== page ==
Mountain - Nature and Culture

This book, a volume in the Earth Series commenced in 2012 by Reaktion Books, takes a fascinating look at natural phenomena from some rather interesting angles.  These are not textbooks as such on floods, waterfalls, deserts, earthquakes, volcanoes and more besides, but beautifully produced volumes, copiously illustrated and crammed full of the most interesting and thought-provoking facts and observations.

Having read and thoroughly enjoyed the volume Caves - Nature and Culture, I greatly looked forward to immersing myself in a companion volume about mountains.  Like many geoscientists and physical geographers I came into geology through an interest in the great outdoors as a walker and climber, and experienced wilderness country and its physical and spiritual impact early on in my career.

We should all, then, know exactly what a mountain is, shouldn’t we?  Well, all is not as it seems in the definition department and the contradictions and perceptions plunge us right into the subject from the first page.  What follows, according to the author, is a book presenting mountains in the light of “…the holy and the diabolical, life and death, vision and time, science, technology and heritage”.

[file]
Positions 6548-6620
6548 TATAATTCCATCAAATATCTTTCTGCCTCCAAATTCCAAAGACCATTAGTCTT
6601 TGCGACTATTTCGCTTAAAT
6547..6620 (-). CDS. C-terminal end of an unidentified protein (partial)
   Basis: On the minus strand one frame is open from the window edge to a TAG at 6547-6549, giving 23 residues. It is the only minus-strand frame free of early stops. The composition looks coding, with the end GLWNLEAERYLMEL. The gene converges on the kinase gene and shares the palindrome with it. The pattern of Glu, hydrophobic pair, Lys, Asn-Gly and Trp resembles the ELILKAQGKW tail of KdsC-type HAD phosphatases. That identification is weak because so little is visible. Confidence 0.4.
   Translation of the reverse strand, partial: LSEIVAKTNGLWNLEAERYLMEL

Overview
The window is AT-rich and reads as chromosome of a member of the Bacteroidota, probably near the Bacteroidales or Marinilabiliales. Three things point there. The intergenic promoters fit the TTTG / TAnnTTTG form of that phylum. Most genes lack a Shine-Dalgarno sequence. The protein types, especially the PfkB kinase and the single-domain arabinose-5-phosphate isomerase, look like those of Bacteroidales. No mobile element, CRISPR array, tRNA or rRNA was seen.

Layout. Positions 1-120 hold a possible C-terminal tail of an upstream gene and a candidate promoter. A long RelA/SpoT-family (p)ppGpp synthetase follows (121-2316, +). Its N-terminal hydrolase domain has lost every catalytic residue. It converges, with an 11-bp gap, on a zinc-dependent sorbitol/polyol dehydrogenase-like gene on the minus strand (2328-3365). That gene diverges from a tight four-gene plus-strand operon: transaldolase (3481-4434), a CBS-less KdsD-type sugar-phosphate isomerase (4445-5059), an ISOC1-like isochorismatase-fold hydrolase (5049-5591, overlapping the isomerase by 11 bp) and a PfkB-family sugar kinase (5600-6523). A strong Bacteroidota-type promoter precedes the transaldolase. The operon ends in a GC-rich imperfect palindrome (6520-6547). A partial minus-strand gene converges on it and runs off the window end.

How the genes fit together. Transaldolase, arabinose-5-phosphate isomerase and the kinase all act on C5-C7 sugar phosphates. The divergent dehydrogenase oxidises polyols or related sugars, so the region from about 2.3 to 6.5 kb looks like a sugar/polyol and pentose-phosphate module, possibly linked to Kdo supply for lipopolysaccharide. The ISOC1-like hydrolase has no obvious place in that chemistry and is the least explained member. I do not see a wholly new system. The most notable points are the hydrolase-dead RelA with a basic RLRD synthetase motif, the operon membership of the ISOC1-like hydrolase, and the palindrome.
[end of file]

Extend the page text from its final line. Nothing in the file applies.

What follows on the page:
Given the breadth of subject matter, the diversity of themes and the very wide factual spread for the author to draw on, you might be forgiven for thinking the subject is far too vast to cram into 264 pages.  But you would be wrong, for the author has produced a fascinating exploration of the impact of those, often colossal, crustal features we call mountains. 

Both real and imaginary, they have influenced human emotions, religious beliefs, scientific investigation and cultural responses; challenged human imagination and physical endurance and stimulated significant geological endeavour.  Here is a wonderful collage of facts and stories, skilfully and cleverly structured, appropriately and beautifully illustrated.

Nearly all of the magnificent mountains I have ever read about, seen or had the pleasure of climbing, appear to be mentioned in this book.  The text wanders over mountain ranges and peaks across the globe, drawing in cultural, religious, cartographic, artistic, scenic, biographic and much historic and geographic data.  It weaves a tapestry of anecdotal information, myths, linguistic detail, personal observations and scientific facts, and includes 137 illustrations, many of which are in colour.  Be prepared to learn much more about mountains that you never knew before, from a book that is a very well-illustrated ‘cracking good read’.

Reviewed by Chris Carlon

MOUNTAIN: NATURE AND CULTURE by Veronica della Dora, 2016.  Published by:  Reaktion Books Ltd.  264pp ISBN: 978 1 78023 647 6 List Price: £14.95



Industrial Structural Geology